Friday, September 17, 2010

Now we know. Too much?

Wicked: The Life and Times of the Wicked Witch of the West by Gregory Maguire. It was not what I expected. I picked up the book because I was in the mood to read something completely opposite of my favorite genres. Fantasy and science fiction are never my first choice, but after a wonderful course in college in the these genres, I really began to appreciate it and the authors in a whole new light. In that course, we studied JR Tolkien, CS Lewis, George MacDonald and a few other pioneers in the field. I enjoyed most of the books and excerpts that we read, but I benefited most when we discussed it in class and I was able to grasp exactly what the writers were writing about. Believe it or not, they usually create other worlds and lands and languages for a reason other than entertainment. That being said, I quickly realized how politically charged the novel Wicked is as I found myself deeper into the book.

The premise of the book was actually the first thing to attract me to it. Like most other people growing up, I have seen The Wizard of Oz multiple times and am familiar with the story. Unlike most people I know, I have not seen the Broadway show of Wicked. You could say that my approach to the novel was unbiased in the sense that my only preview of it came from the back cover and rave reviews about the musical. Novels dive into the gritty parts of stories that are not always portrayed on stage or film. You will read every word in a book and let it sketch the story for you rather than the music and costumes and expressions that weave an impressionistic painting of the story. I will not argue whether one is better than the other, as I can definitely defend both and all art forms (as it relates to literature). In this instance though, I feel as if the musical would have won my vote though I still yet to see it.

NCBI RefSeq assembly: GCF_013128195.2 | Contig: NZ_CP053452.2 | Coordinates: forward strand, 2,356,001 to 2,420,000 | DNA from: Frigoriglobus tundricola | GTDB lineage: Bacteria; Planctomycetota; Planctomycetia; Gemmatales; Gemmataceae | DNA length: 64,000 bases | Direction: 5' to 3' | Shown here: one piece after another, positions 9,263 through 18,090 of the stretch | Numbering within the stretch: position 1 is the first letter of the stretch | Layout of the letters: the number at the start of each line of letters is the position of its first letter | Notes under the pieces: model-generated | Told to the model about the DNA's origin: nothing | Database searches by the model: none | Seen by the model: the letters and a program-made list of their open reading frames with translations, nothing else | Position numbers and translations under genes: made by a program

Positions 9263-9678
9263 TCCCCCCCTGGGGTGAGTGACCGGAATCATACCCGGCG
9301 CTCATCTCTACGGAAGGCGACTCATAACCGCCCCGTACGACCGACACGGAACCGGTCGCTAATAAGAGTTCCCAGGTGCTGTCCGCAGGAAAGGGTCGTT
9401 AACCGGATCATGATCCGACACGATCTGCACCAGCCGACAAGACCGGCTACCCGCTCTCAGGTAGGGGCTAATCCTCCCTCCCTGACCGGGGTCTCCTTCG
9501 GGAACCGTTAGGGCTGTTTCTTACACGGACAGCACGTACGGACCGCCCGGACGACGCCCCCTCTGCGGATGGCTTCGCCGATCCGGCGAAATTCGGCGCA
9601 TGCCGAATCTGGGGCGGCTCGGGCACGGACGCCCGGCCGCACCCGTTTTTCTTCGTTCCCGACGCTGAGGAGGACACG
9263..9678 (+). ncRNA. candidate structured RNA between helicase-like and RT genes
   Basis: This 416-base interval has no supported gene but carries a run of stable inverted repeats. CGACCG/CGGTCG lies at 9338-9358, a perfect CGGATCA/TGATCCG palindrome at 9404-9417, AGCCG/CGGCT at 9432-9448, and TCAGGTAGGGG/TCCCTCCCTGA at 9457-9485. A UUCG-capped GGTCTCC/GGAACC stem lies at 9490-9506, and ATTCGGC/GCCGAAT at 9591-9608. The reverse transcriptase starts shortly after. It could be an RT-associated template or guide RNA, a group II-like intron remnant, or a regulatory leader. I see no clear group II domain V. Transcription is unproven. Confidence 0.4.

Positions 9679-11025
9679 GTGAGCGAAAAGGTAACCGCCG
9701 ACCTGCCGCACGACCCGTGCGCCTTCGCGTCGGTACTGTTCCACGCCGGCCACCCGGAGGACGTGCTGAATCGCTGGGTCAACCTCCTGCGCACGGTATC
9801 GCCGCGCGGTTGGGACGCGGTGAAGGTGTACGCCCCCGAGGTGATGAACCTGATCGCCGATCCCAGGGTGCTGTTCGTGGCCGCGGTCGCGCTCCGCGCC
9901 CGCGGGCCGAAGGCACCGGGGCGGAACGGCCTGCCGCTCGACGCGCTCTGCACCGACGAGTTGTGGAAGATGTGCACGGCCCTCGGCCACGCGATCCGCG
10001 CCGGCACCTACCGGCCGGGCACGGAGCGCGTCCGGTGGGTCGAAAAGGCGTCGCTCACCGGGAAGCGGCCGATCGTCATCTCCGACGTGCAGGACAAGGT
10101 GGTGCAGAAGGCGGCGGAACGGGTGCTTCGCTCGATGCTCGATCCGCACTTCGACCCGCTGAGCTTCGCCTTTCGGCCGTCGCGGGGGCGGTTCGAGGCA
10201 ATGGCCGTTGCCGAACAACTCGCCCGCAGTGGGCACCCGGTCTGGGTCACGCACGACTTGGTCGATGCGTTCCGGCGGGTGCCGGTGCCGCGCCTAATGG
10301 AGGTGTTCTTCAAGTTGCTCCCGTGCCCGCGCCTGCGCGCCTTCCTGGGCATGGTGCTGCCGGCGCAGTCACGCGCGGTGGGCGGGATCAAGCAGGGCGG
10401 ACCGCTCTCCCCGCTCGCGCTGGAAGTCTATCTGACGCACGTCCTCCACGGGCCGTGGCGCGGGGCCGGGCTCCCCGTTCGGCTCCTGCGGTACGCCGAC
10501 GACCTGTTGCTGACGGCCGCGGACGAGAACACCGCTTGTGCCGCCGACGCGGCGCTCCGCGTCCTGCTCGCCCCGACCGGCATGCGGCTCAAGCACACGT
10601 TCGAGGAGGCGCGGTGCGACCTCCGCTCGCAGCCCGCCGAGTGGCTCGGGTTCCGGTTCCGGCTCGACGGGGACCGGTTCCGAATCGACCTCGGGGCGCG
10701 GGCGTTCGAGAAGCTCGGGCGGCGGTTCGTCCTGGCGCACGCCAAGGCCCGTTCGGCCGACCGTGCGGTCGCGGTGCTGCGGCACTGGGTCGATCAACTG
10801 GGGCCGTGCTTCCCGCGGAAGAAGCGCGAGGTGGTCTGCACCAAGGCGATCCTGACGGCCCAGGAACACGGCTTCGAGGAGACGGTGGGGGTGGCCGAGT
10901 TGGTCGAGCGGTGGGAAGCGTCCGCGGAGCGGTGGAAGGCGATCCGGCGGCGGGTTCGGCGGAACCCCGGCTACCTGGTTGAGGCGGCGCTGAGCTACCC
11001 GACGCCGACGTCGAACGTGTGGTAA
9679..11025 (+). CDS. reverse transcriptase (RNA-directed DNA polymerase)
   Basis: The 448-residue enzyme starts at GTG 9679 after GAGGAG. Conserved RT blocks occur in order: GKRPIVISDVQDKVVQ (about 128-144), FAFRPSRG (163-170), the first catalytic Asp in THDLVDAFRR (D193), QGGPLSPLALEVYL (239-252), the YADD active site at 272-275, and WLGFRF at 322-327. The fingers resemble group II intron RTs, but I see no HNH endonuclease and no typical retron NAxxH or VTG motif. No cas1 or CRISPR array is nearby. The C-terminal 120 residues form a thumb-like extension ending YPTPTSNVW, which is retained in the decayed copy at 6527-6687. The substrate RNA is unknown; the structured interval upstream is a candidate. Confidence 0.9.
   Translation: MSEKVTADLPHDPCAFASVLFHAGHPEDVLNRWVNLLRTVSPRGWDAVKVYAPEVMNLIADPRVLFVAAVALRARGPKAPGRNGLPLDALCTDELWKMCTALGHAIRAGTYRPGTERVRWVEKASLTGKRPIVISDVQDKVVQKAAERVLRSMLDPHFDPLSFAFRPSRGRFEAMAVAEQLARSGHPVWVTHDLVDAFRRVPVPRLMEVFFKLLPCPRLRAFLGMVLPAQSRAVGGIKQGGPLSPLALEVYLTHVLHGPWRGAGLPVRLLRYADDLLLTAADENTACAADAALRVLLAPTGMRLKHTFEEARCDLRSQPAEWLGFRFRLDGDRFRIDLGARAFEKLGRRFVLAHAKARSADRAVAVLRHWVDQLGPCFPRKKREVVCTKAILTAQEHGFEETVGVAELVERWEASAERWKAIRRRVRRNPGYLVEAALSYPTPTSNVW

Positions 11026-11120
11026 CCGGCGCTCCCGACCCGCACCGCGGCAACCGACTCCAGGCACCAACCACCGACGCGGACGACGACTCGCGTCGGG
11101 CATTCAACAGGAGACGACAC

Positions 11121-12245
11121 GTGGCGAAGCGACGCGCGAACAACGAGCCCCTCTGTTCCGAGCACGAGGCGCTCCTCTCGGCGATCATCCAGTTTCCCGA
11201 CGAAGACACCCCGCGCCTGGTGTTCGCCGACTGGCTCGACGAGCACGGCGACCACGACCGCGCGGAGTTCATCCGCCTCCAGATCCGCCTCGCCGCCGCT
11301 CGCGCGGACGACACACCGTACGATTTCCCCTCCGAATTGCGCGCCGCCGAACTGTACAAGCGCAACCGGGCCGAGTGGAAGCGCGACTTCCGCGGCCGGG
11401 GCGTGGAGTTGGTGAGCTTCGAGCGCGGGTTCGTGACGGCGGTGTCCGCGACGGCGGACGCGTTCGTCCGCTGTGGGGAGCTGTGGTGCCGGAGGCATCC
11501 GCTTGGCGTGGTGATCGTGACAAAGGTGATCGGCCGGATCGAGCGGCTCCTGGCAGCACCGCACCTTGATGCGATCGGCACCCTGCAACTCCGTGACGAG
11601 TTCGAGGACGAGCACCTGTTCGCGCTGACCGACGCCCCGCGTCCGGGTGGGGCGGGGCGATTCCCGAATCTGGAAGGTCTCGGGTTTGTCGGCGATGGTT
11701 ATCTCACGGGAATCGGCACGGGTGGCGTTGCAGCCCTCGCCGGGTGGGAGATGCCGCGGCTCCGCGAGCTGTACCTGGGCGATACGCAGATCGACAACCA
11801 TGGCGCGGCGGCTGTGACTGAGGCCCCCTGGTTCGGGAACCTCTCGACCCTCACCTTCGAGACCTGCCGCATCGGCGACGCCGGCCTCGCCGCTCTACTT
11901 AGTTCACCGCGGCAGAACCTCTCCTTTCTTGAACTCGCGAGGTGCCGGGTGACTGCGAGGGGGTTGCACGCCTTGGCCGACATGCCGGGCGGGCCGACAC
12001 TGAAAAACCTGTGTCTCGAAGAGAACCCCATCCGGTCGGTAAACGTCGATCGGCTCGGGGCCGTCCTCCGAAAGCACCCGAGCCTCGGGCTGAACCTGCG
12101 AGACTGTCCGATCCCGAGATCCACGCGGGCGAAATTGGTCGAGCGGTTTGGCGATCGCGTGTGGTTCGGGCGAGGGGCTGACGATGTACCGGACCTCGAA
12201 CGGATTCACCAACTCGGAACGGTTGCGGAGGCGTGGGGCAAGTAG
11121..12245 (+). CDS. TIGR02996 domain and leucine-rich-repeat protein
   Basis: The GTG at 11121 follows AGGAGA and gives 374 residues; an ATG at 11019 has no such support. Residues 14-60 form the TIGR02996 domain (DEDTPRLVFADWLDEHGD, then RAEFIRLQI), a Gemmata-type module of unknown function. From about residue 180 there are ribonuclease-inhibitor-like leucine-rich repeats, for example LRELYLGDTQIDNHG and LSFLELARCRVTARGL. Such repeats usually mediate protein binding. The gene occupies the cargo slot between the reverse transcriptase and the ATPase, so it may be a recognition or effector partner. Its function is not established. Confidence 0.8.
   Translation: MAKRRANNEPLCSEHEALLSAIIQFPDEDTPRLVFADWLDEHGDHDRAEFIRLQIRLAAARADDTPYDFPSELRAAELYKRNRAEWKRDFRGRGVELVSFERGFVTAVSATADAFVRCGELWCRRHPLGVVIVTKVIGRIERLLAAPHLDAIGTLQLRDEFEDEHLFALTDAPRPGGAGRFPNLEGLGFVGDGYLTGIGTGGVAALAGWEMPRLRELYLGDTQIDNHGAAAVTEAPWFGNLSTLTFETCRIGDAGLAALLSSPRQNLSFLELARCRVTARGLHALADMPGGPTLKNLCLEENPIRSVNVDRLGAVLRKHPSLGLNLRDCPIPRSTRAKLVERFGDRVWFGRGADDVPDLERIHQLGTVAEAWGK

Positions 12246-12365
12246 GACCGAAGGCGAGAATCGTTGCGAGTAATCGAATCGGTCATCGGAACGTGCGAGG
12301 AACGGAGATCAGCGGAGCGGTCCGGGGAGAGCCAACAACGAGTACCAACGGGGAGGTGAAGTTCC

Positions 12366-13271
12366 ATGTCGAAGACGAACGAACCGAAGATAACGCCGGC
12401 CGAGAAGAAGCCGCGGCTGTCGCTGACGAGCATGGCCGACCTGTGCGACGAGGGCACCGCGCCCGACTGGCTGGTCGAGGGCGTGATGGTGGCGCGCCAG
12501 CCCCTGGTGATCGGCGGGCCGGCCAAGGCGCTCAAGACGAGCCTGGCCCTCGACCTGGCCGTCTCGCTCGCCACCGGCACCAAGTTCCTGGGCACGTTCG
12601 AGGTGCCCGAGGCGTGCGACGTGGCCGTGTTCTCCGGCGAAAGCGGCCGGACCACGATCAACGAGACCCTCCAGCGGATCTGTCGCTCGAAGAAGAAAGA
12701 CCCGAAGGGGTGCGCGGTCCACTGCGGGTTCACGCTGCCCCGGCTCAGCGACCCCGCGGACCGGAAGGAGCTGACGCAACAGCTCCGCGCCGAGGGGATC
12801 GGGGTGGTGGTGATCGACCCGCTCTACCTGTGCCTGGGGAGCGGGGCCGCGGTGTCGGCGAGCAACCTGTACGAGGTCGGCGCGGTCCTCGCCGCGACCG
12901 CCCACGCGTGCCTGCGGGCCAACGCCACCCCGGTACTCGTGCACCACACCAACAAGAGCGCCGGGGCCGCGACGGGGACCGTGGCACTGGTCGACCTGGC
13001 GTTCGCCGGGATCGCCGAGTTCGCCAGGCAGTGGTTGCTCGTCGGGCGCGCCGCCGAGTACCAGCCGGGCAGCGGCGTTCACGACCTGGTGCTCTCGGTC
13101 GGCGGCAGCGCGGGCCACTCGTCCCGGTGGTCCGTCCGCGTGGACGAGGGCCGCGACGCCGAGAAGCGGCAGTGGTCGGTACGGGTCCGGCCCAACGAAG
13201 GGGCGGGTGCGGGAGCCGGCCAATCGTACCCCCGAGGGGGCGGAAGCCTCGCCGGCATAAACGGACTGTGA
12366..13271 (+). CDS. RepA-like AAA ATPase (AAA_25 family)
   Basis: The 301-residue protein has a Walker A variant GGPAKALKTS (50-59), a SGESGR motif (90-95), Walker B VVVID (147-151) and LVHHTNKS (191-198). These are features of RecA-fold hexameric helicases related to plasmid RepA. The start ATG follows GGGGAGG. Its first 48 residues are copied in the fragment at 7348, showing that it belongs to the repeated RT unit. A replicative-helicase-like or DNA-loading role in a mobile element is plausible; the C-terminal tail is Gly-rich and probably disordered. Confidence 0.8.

Gregory Maguire is wonderful writer, and his ability to develop a rich story is evident in Wicked. To be honest I am hesitant to pick up another one of his books though. Perhaps it's not my style. I am glad I read it because I believe that it expands my knowledge of literature and writing and I hope some day to draw from his techniques, but I would not place it on my "favorites" shelf.

If you enjoy imagination and fantasy fiction, I would recommend you read Wicked. Please be aware that although green women, princes with blue skin, and talking Animals do not exist in our world, they most definitely exist in Oz and human nature exists as well: murder, hate, sex, scandal, and love. This is not a child's story, and Maguire's themes are adult, political and relevant. And because of this I am not surprised that his novel has been transformed into a musical. He is a powerful writer and very deserving of recognition as a novelist.